US20120305369A1 - Apparatus and Method for Remotely Racking Circuit Breakers and Contactors - Google Patents

Apparatus and Method for Remotely Racking Circuit Breakers and Contactors Download PDF

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Publication number
US20120305369A1
US20120305369A1 US13/207,828 US201113207828A US2012305369A1 US 20120305369 A1 US20120305369 A1 US 20120305369A1 US 201113207828 A US201113207828 A US 201113207828A US 2012305369 A1 US2012305369 A1 US 2012305369A1
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United States
Prior art keywords
adapter
circuit breaker
actuating assembly
actuator
linear motion
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US13/207,828
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Chester Levi Greer
Michael J. Schilling
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INOLECT LLC
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INOLECT LLC
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Priority to US13/207,828 priority patent/US20120305369A1/en
Assigned to INOLECT, LLC reassignment INOLECT, LLC ASSIGNMENT OF ASSIGNORS INTEREST (SEE DOCUMENT FOR DETAILS). Assignors: GREER, CHESTER LEVI, SCHILLING, MICHAEL J
Publication of US20120305369A1 publication Critical patent/US20120305369A1/en
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    • HELECTRICITY
    • H02GENERATION; CONVERSION OR DISTRIBUTION OF ELECTRIC POWER
    • H02BBOARDS, SUBSTATIONS, OR SWITCHING ARRANGEMENTS FOR THE SUPPLY OR DISTRIBUTION OF ELECTRIC POWER
    • H02B3/00Apparatus specially adapted for the manufacture, assembly, or maintenance of boards or switchgear
    • HELECTRICITY
    • H02GENERATION; CONVERSION OR DISTRIBUTION OF ELECTRIC POWER
    • H02BBOARDS, SUBSTATIONS, OR SWITCHING ARRANGEMENTS FOR THE SUPPLY OR DISTRIBUTION OF ELECTRIC POWER
    • H02B11/00Switchgear having carriage withdrawable for isolation
    • H02B11/12Switchgear having carriage withdrawable for isolation with isolation by horizontal withdrawal
    • H02B11/127Withdrawal mechanism

Abstract

An apparatus, system and method are provided for remotely racking circuit breakers and contactors that are housed within a housing structure, such as a circuit breaker cell or switchgear cabinet, and that function via a levering mechanism.

Description

    CROSS-REFERENCE TO RELATED APPLICATION
  • This application claims benefit to provisional application 61/492,327 filed on Jun. 1, 2011.
  • STATEMENT REGARDING FEDERALLY SPONSORED RESEARCH OR DEVELOPMENT
  • Not Applicable.
  • THE NAMES OF THE PARTIES TO A JOINT RESEARCH AGREEMENT
  • Not Applicable.
  • INCORPORATION-BY-REFERENCE OF MATERIAL SUBMITTED ON A COMPACT DISC
  • Not Applicable.
  • BACKGROUND OF THE INVENTION
  • 1. Field of the Invention
  • The present disclosure relates to subject matter for remotely racking a circuit breaker, particularly subject matter including a force amplifying or levering mechanism for locking the breaker in each of its plurality of positions automatically without the need for operator intervention to determine how far the circuit breaker must be displaced to place it in the desired position.
  • 2. Description of Related Art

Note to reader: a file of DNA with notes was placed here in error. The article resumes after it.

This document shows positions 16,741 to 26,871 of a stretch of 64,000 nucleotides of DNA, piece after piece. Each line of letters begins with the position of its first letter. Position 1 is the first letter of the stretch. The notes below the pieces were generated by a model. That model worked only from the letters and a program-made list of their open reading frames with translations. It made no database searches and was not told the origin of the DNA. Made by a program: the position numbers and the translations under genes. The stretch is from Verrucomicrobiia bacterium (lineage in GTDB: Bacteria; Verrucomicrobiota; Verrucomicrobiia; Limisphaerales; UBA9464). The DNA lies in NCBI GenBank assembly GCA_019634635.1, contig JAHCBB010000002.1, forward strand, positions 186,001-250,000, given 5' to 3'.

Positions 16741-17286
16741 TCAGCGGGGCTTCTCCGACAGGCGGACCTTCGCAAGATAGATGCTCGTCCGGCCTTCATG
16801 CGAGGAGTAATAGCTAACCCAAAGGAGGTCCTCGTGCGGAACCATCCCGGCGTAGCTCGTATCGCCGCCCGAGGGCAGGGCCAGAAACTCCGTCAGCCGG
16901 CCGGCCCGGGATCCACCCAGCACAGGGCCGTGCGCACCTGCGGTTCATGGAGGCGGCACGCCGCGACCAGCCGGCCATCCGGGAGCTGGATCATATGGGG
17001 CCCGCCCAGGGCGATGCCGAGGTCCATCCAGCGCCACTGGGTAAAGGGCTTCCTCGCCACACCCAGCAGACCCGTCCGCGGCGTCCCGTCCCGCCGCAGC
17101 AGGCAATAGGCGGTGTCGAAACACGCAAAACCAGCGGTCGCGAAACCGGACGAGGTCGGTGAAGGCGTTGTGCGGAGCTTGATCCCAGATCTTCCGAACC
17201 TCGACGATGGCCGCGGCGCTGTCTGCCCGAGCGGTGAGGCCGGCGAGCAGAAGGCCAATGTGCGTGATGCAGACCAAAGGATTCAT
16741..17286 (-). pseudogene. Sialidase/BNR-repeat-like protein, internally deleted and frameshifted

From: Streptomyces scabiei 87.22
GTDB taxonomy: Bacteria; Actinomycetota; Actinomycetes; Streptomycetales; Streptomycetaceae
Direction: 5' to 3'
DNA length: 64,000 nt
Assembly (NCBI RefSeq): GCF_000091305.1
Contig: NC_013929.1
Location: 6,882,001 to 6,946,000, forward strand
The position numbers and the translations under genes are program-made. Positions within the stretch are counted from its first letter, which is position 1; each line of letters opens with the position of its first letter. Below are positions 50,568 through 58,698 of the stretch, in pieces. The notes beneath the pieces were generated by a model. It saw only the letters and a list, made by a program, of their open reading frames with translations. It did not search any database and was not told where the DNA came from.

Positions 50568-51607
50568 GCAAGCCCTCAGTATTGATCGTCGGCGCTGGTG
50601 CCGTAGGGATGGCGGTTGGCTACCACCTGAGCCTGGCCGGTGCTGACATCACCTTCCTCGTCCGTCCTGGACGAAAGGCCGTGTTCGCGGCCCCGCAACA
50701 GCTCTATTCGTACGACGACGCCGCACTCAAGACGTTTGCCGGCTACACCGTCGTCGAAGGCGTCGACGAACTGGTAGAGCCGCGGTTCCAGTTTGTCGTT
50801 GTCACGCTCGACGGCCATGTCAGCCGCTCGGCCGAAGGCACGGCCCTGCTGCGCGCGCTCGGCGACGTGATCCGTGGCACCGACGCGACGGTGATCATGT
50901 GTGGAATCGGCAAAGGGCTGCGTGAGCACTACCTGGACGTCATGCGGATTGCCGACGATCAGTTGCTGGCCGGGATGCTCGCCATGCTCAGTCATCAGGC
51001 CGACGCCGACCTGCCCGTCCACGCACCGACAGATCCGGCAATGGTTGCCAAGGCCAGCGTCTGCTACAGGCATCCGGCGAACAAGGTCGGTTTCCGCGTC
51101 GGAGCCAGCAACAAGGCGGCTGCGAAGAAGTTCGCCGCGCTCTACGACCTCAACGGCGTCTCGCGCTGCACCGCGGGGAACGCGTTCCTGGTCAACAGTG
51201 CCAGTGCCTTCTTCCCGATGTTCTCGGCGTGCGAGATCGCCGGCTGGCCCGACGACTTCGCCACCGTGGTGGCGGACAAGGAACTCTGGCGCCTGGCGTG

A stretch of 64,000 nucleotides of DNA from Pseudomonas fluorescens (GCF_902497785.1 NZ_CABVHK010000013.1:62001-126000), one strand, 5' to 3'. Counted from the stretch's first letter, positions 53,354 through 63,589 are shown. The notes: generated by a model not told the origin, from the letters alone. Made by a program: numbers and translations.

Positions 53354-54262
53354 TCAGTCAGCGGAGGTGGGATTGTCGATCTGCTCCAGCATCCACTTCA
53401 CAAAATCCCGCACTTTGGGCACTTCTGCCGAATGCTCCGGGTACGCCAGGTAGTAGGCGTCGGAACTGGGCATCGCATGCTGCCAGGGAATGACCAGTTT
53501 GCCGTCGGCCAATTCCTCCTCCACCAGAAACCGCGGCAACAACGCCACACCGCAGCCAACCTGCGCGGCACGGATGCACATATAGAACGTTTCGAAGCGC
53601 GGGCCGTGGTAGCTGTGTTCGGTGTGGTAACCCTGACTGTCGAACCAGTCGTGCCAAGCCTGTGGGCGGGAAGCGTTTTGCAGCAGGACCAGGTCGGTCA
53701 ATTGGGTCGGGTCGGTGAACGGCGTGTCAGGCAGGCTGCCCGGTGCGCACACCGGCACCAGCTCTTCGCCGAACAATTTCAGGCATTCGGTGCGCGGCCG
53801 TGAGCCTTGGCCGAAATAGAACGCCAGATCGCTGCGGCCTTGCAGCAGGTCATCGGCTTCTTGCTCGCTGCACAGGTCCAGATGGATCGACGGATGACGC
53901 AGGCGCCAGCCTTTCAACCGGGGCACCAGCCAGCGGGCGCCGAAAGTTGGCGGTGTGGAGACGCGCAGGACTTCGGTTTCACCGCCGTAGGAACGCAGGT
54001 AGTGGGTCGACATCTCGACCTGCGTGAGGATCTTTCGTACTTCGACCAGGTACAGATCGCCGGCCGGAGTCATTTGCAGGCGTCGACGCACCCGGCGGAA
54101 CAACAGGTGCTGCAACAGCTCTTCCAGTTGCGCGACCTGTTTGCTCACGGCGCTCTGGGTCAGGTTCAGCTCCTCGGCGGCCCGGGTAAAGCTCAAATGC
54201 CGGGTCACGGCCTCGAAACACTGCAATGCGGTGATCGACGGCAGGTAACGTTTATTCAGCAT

• In utility and industrial applications, circuit breakers and contractors are utilized to establish electrical circuits. From time to time, maintenance requirements (e.g. repair, replacement, or load control) necessitate racking operations to disconnect (“rack out”) and connect (“rack in”) these breakers or contactors. During these operations, electrical circuits may short-circuit and produce a dangerous condition known as an arc flash.
  • Arc-flash occurs when an electric current passes through air when insulation or isolation between electrified conductors is insufficient to withstand the applied voltage. During an arc flash, temperatures rapidly escalate causing conductors to melt, vaporize, and expand to several thousand times their normal volume, which generates a pressure wave carrying molten metal capable of hitting surfaces with forces of several hundred pounds per square inch. As a result, maintenance personnel must possess a means and method for safely performing racking operations to prevent injury or death from an arc-flash.
  • In the past, maintenance personnel have utilized personal protective equipment (PPE) to reduce exposure to potential arc flash hazards. However, PPE alone will not eliminate the risk of injury or death because personnel are still in close proximity to the circuit breaker during racking operations. In order to mitigate the likelihood of injury or death further, personnel must perform racking operations a safe distance from the circuit breaker, i.e. remotely.
  • The process for racking circuit breakers depends primarily upon the circuit breaker configuration. Circuit breakers typically have two configurations—horizontal and vertical. Racking operations on a horizontal breaker commonly occur by horizontally moving the circuit breaker within its cabinet or cell housing an elongated shaft that is coupled to the circuit breaker. As the shaft rotates, the circuit breaker moves horizontally within its cabinet until it is either disconnected (“racked out”) or connected (“racked in”) from its power terminals. Certain other designs do not utilize the rotating shaft mechanism. Instead, these other design utilize a simple lever system to engage or disengage its power terminals.